How Afonja (Yorubas) lost the Ilorin throne - Vanguard Newspaper

Date: 2000-10-22

THE rivalry between the Fulani and Afonja descendants over the throne of Ilorin is rooted in history.

While the Fulani rest the case of their claim to the kingship of the ancient town on the fact that the monarch had from the time immemorial been produced by them, the Afonja descendants, who like majority of the people of the town are Yoruba, say since their ancestor founded Ilorin, their claim to the throne ought not to be disputed.

History appears in support of the former's position although the progenitor of the Fulani indigenes of Ilorin, Alimi, was actually a tenant to Afonja.

The death of Afonja and Alimi, however, saw the eldest son of the latter emerging as the first monarch of what was then known as Ilorin.

Historical sources, tracing the story to the 19th Century, said Ilorin of today was founded by Afonja, the then Aare Ona Kakanfo (Generalisimo) to Alaafin of old Oyo (Oyo Ile), who used the town as his military outpost.  It was this outpost that he carried out his war expeditions for the Alaafin. In the usual nomadic wandering, Alimi arrived Ilorin and was hosted by Afonja. Soon after Alimi took Ilorin as his place of abode, a rift broke out between Alaafin and Afonja. When the disagreement reached the climax and the two had to take up arms, Afonja, out of regard for Alimi's spiritual and military prowess, sought his support. Alimi helped in mobilising an army in support of Afonja leading to victory over Alaafin. The defeat led the then Alaafin migrating from old Oyo to the site now called Oyo.

After the war, Alimi became a teacher to Afonja's children as the latter wanted his offsprings to learn the secret of power. When both died, Alimi's son, Abdulsalami, inherited his father's duty of teaching Afonja's children.

When the idea of appointing somebody to head the village came, the eldest child of Afonja wanted to have the position but met opposition from Abdulsalami who had military support from his fellow Fulani kinsmen. Abdulsalami ultimately became the ruler of what is now called Ilorin around 1831.

The issue now is that Afonja's descendants believe that their forefathers were cheated and want a redress. But the Alimi people are claiming that the Afonja people never ruled Ilorin and, as such, no precedent exists to back their position.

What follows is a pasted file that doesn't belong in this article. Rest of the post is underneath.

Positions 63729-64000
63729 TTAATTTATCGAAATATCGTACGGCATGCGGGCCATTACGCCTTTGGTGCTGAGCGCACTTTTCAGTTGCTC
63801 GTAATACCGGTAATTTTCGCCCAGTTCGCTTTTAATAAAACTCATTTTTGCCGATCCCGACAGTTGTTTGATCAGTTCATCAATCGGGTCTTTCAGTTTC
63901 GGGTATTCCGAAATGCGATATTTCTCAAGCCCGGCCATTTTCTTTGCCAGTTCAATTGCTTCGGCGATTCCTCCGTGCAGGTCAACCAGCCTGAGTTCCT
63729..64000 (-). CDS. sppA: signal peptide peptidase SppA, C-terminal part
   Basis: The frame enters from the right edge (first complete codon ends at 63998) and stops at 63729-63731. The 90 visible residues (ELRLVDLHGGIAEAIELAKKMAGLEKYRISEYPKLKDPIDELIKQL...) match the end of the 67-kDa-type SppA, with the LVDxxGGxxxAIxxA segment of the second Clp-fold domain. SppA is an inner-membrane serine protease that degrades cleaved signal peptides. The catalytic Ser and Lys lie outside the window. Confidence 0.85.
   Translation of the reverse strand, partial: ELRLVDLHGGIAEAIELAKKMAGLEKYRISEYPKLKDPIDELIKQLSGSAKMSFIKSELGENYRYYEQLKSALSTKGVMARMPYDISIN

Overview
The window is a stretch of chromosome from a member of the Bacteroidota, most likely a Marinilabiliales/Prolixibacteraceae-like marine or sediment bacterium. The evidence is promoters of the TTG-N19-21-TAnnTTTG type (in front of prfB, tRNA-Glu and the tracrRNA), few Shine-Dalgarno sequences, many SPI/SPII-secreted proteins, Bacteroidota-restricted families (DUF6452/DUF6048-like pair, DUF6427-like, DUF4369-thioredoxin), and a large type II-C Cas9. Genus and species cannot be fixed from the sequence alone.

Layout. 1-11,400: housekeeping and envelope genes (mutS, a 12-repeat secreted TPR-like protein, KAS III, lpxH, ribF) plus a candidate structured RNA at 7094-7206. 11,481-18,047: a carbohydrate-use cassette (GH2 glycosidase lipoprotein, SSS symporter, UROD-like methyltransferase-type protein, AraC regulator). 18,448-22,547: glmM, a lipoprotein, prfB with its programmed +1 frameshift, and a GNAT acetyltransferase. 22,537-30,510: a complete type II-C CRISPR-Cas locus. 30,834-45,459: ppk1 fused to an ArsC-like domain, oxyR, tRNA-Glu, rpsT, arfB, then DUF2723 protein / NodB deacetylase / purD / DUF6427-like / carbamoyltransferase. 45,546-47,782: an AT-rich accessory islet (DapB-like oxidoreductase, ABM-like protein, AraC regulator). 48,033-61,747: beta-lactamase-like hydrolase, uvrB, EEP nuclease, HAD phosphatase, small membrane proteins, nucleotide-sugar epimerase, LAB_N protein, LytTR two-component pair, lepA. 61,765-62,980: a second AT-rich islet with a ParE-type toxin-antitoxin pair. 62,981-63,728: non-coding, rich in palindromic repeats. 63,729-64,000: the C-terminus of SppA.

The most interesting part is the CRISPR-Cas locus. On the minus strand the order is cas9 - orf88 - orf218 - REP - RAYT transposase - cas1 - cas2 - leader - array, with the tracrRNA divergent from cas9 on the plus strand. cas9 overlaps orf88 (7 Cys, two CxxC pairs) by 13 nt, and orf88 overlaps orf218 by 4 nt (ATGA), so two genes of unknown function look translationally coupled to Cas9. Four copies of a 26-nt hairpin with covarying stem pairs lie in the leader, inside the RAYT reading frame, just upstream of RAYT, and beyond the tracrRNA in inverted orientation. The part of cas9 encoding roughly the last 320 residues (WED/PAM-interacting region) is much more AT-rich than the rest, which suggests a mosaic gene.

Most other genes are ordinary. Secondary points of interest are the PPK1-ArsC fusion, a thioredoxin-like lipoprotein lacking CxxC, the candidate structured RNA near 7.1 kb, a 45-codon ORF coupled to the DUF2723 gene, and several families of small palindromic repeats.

Penultimate week's incident was not the first time the Afonja and the Yoruba would attempt to assert their right to Ilorin kingship.

Historical sources said in 1895, the Yoruba rose against the then emir, burnt his palace and killed him. But the revolt did not result in enthronement of a Yoruba king. In 1913, when Lord Lugard administered the northern and southern Nigeria, Yoruba were said to have spearheaded a riot over tax to bring the rulership of the then emir to ridicule. In 1936, the Yoruba, according to sources, also moved to oust Emir Abdulkadir who was banished to Kaduna but got reinstated by the colonial administration.

In 1978, the George Innih administration of Kwara State raised a judicial panel of inquiry to look into the Yoruba agitation.

The Yoruba people reportedly made a case for the merging of Kwara State with the Southwest before the commission while also laying claim to the Ilorin throne. It was said they even claimed antecedent to the throne as they allegedly said Yoruba had produced four obas in Ilorin before the advent of the Fulani. But the Alimi people, in a counter position, claimed there was no known Yoruba king in the town before their forefather mounted the throne.

The report of the panel never saw the light of day while there was also no white paper from government.

A twist to the tussle was the recent petition by three of the six Yoruba chiefs (mogajis) in Ilorin to the State House of Assembly complaining that they had been classified as ungraded by government allegedly at the behest of the emir. Their non-grading, according to the chiefs, suited the emir, so that there would be no rivalry of any sort from the Yoruba to his authority. Ilorin Descendants Progressive Union (IDPU), formed to protect the interest Ilorin indigenes who are of Fulani extraction, once in its opposition to the upgrading of the chiefs, said dong so would bring them at par with Gambari. But the Afonja Descendants Union (ADU) which came on stream in 1978 to advance the cause of the Yoruba in the town and with Kasumu as its leader would hear none of that. The group is allegedly pressuring the legislature to grade the chiefs.

Another angle to the agitation is the demand for Oya State that will comprise the Yoruba speaking areas of Kwara and Kogi States. The move, it was said, is to pull the rug from under the feet of the emir and end the Fulani rulership of Ilorin.

The Yoruba people of Ilorin are not alone in the struggle. The pan-Yoruba meeting which took place in Ibadan last year demanded restructuring of Kwara State such that Ilorin would be grouped with the Southwest. Analysts interpreted this to mean that the parley did not believe that any emir had any business on Ilorin throne.  

 

 


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